Free Newsletter
Register for our Free Newsletters
Newsletter
Zones
Access Control
LeftNav
Alarms
LeftNav
Biometrics
LeftNav
Detection
LeftNav
Deutsche Zone (German Zone)
LeftNav
Education, Training and Professional Services
LeftNav
Government Programmes
LeftNav
Guarding, Equipment and Enforcement
LeftNav
Industrial Computing Security
LeftNav
IT Security
LeftNav
Physical Security
LeftNav
Surveillance
LeftNav
View All
Other Carouselweb publications
Carousel Web
Defense File
New Materials
Pro Health Zone
Pro Manufacturing Zone
Pro Security Zone
Web Lec
 
ProSecurityZone Sponsor
 
ProSecurityZone Sponsor
 
ProSecurityZone Sponsor
 
ProSecurityZone Sponsor
 
ProSecurityZone Sponsor
 
ProSecurityZone Sponsor
 
 
News

Linux virus detection utility available from Sophos.

Sophos : 14 February, 2008  (New Product)
Six years on from the first Linux virus, Sophos reminds users of the operating system to be aware of the risk of malicious software and makes detection software available.
IT security and control firm Sophos is warning Linux users of the importance of properly securing their systems, following findings from SophosLabs that the Linux/Rst-B virus, which is this week celebrating its sixth birthday, is still infecting computers and servers.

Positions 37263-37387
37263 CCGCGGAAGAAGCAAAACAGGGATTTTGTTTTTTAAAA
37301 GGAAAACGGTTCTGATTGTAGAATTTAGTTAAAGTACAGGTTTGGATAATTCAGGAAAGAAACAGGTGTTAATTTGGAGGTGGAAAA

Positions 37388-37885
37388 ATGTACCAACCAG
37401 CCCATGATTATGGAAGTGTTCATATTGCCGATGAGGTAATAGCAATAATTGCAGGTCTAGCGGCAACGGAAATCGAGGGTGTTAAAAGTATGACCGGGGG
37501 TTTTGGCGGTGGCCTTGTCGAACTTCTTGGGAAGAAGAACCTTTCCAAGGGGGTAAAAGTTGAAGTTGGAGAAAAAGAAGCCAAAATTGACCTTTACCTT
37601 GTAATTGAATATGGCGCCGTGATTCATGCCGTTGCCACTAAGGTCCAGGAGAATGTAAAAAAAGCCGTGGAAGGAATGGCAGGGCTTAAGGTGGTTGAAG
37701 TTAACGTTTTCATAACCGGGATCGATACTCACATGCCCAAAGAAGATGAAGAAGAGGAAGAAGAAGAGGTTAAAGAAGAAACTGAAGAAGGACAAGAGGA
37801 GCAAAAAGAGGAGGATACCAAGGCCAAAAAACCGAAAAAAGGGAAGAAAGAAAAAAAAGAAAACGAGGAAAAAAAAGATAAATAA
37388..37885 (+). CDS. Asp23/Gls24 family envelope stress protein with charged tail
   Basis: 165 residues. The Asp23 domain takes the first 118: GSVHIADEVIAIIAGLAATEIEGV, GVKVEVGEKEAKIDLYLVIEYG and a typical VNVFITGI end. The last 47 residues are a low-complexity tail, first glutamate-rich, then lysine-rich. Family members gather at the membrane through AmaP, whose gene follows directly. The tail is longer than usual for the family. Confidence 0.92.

Analysis of malware in Sophos's Linux honeypots has shown almost 70% of the infections are due to this six-year-old malicious program. Today, Sophos has made freely available a detection tool to help Linux users find out whether they are unwittingly infected with this virus.

According to SophosLabs experts, Linux servers are very valuable to hackers. By their nature, they are rarely turned off and are often found to be running no, or insufficient, protection against malware attacks. This makes Linux systems ideal candidates for the role of controller in a Botnet - the central control point from which to create and manage an army of infected, usually Windows based computers.

'The number of malware programs in existence is around 350,000, and while only a very small number of these target Linux, it seems as though hackers are taking advantage of this false sense of security,' said Carole Theriault, senior security consultant at Sophos. 'It's surprising to see that a six-year-old virus is responsible for a large proportion of the malware collecting in our Linux honeypot, and we hope that Linux users who aren't running security will at least run this tool to find out if they are infected with this granny virus.'

Information on the Linux/Rst-B detection tool is available on the SophosLabs blog. Sophos underlines that running this detection tool will only detect versions of Linux/Rst-B.

Sophos encourages all Linux users to consider running up-to-date anti-virus to ensure the integrity of their computers and servers is not compromised.
Bookmark and Share
 
Home I Editor's Blog I News by Zone I News by Date I News by Category I Special Reports I Directory I Events I Advertise I Submit Your News I About Us I Guides
 
   © 2012 ProSecurityZone.com
Netgains Logo